Then there were random fireworks. Now, I hate to be a spoil sport, but I don’t like hearing explosions late at night. It makes me jump, and my mind goes straight to some imagined mishap in Mitch Macaphee’s lab. It took a moment to recall that he’s out of town this week, but the downside risk of having a mad science laboratory in your basement does tend to put you on alert. He was Keep it DOWN!muttering something about a “planet buster” last week. Sometimes that’s just idle rambling, but you can never be too sure. Look at what happened to the planet Zorchon. (Yeah, that’s right – there IS no planet Zorchon, sure …. not NOW.)

So, hey … there’s a lot to unwrap with the kind of holidays we have around here. People tend to save up their resentments and hard feelings all year, then let them loose on their relatives around the yuletide dinner table. That’s not what happens at the Cheney Hammer Mill, but only because we don’t have a dinner table. We typically sit around this old cable spool we found in the middle of the road one time when we were driving back from a gig at Middlebury College in the 1990s. It makes a fair table … not a HOLIDAY table, per se, but a fair platform for dishes, cutlery, etc. Then there are the boxes we sit on – can’t remember where we found those. Talk about festive!

Anyway, we survived it. Hope you survived yours.

Cold day.

Posted on Leave a commentPosted in Political Rants

No, this isn’t a post about the weather (though it is cold as hell out there). I just wanted to make a couple of points about the possibility of bipartisan cooperation in 2018 – something that’s being kicked around the corporate media as if it were somehow desirable. This is consonant with the oft-stated desire to see “things get done” in Washington, as if the precise nature of the things being done was somehow irrelevant; that legislation passed is a good in and of itself, abstracted away from the substance of the bill. Another piece of conventional wisdom, served up daily. I expect I’ll pass on this, and I would recommend my fellow left-leaning Americans do the same.

Why the GOP loves Trump. As far as I’m concerned, the GOP has demonstrated its bad will in about as many ways as can be imagined. And before anyone gives me a lesson on how politics works, on how you can disagree from morning to evening but at the end of the day you need to work together, etc., let me just say that the Republicans have become an extremist party bent on wrecking the country, and the only thing to be done with them is to beat them at the ballot box and then drag their sorry asses into the future along with us, kicking and screaming if necessary. Nothing short of that will do.

I know there are many in the Democratic party who feel that we need to provide a positive example and be willing to compromise as a stark contrast to the other side’s absolutism. There’s some of this sentiment circulating around discussion of an infrastructure bill next year. This is ludicrous. The Republicans just voted to blow an enormous hole in the federal budget, diverting a trillion and a half dollars from essential programs and handing it to the richest people in the country. If they want to make a deal on infrastructure, tell them to cancel that bill. And while you’re at it, tell them to stop working overtime to pack the federal judiciary with twenty-something Nazis. Change course and we can talk.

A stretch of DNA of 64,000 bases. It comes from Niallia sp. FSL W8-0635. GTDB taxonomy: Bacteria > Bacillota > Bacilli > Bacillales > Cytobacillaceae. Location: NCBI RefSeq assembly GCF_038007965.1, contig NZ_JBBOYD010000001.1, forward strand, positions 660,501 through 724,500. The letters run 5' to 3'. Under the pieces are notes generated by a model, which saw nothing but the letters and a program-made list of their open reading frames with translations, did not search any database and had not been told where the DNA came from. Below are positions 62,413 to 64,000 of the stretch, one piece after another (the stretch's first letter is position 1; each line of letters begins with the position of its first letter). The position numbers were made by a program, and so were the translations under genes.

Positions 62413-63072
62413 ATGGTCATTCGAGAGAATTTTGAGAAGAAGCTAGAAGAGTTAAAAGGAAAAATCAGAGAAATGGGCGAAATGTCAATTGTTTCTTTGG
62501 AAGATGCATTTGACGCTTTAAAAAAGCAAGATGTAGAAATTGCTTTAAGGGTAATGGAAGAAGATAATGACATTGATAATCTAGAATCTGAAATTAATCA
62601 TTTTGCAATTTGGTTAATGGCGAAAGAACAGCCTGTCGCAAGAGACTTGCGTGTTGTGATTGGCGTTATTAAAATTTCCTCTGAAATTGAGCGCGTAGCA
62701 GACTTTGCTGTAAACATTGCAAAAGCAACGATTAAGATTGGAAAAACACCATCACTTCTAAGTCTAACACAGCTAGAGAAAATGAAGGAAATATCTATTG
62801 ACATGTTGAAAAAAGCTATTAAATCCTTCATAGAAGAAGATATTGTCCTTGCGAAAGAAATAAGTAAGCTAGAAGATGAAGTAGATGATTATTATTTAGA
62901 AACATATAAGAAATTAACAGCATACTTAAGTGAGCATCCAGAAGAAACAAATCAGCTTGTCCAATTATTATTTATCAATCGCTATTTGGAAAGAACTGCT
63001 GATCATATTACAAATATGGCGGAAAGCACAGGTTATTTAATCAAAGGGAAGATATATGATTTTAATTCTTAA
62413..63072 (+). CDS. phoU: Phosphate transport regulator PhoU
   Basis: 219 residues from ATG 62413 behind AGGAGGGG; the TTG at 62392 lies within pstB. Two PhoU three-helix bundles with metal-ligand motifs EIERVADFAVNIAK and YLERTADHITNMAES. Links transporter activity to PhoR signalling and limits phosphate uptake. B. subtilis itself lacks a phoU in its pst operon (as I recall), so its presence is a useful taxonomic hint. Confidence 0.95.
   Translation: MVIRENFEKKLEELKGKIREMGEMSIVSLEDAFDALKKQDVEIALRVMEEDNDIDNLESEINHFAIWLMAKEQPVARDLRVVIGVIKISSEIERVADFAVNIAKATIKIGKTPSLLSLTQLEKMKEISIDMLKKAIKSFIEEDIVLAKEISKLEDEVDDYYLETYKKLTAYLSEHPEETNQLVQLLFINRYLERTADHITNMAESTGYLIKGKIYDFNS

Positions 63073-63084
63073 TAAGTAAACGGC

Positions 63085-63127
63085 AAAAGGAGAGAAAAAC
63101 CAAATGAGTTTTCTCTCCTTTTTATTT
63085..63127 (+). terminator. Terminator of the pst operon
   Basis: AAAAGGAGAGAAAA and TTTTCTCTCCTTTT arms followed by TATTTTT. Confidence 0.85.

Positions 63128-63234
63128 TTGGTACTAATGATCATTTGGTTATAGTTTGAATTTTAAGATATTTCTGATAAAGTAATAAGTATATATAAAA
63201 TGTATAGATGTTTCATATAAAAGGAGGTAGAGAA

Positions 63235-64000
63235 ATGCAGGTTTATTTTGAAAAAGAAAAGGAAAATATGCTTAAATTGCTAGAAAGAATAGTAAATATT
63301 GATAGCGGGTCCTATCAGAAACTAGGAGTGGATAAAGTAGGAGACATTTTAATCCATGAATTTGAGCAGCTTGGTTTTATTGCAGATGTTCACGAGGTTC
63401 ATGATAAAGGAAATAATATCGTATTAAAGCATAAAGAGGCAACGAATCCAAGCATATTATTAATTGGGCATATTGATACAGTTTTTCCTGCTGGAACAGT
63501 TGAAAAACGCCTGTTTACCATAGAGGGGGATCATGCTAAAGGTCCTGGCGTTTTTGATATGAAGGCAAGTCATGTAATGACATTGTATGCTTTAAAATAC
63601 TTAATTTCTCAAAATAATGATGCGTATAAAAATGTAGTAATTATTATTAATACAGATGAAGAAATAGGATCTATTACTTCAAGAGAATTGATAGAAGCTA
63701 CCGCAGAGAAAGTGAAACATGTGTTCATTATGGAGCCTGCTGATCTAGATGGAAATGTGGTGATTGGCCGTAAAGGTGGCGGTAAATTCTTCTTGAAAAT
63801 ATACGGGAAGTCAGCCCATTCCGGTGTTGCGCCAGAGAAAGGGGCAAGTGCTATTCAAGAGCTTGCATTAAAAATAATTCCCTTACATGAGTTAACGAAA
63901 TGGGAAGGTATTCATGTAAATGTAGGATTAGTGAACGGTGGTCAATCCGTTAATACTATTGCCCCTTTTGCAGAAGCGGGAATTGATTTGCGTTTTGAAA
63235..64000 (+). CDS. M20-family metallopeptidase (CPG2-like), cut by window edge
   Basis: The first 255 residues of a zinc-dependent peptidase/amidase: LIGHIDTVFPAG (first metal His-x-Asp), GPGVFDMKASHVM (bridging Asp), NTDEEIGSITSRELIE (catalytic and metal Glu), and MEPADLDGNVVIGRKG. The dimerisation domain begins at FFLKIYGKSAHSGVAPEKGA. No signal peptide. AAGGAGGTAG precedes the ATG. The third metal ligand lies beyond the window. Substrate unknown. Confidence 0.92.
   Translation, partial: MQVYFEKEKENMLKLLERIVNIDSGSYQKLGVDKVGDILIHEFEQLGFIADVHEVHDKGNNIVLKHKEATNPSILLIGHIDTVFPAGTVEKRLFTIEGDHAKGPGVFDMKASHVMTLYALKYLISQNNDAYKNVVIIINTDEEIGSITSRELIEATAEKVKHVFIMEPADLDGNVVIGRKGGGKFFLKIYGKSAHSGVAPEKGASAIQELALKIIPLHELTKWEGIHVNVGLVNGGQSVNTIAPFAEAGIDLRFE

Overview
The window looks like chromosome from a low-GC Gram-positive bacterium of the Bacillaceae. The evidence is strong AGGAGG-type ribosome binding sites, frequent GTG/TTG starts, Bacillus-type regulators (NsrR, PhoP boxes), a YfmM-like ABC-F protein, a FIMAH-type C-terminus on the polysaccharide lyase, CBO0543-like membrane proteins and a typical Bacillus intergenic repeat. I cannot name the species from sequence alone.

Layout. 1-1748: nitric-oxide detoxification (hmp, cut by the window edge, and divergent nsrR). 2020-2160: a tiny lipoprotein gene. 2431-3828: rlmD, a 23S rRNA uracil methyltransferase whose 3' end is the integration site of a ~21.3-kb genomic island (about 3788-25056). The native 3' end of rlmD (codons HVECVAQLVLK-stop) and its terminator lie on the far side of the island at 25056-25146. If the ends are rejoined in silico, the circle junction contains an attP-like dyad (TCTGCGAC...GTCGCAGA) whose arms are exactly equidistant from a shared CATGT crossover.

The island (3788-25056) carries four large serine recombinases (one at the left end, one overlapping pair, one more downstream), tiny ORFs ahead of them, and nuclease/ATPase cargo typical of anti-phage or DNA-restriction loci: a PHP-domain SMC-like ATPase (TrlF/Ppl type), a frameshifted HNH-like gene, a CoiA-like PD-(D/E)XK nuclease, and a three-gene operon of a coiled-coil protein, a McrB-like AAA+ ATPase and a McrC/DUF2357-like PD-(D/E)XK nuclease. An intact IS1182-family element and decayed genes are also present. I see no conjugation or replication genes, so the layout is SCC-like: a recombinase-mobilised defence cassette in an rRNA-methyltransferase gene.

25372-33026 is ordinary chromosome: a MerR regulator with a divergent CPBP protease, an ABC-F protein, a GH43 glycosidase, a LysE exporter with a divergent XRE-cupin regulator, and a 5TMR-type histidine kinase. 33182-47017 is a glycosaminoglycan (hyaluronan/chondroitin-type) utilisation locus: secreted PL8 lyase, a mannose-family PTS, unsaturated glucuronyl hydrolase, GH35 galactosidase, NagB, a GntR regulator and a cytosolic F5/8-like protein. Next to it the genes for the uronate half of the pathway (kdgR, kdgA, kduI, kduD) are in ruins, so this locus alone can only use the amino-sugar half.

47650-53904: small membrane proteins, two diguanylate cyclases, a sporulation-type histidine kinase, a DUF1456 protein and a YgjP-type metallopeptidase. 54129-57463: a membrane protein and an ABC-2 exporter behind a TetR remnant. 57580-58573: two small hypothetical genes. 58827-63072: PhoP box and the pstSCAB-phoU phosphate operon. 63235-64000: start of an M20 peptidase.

If the GOP says no, just say “see you in November”. Let’s let the people decide what kind of country this is going to be.

luv u,

jp

Know well.

Posted on Leave a commentPosted in Usual Rubbish

Let’s see how we’re doing here. Shovel the front walk? Check. Peruse the local shops for root vegetables to give to the children? Check. Decorate the forge room with robots? Check. Yep, I haven’t done ANY of those things. (I keep checklists of things not done; a “to-don’t” list, if you will.)

I don’t think I have to tell you that Christmas is a very special time of year around the abandoned Cheney Hammer Mill. No, this I think you know well. Not because we’re religious or Jesus freaks or anything like that. No, the specialness is more about quietude. This sleepy little corner of post-industrial upstate New York gets a little sleepier around the holidays, mostly because people take off to visit relatives, friends, etc., in far-flung corners of the globe, leaving the village almost entirely to ourselves. No beeping delivery trucks backing up to loading docks. No drunken neighbors threatening the kid next door. Peace on Earth, man.

Even Mitch Macaphee, our mad science advisor, has taken off for the week. It looked like he was packing for a conference, but he told me he was headed for some sort of family reunion in Aberdeen. That made me scratch my head. “Do you really need to pack the death ray pistol?” I asked cautiously. He just smiled. Sucks to be HIS second cousin this year. (Maybe any year.)

Hey, you look great, Marvin.This year, I took the bother to replace some of Marvin (my personal robot assistant)’s lights with Christmas bulbs. So yes, he blinks red, green, and gold now when he talks or performs some computational task. (Oh, yes …. he computes. He’s a regular Turing machine, our Marvin … well … a touring machine, at least.) In previous years, we would trim the mansized tuber, in lieu of a Christmas tree, but he’s not having that this year. He’s getting a little touchy as he gets older. Age 18 is a difficult time for sweet potatoes, I hear.

Oh, and don’t think we’ve forgotten you this year. We’re still working on our 2017 Holiday Extravaganza episode of our podcast, THIS IS BIG GREEN, which I don’t mind saying is not in the least bit extravagant. I’ve been doing mixes all week and we should be posting soon, so keep an eye on that empty spot under the tree. Just keep a close watch, then check Twitter or Facebook and see if we’ve posted yet.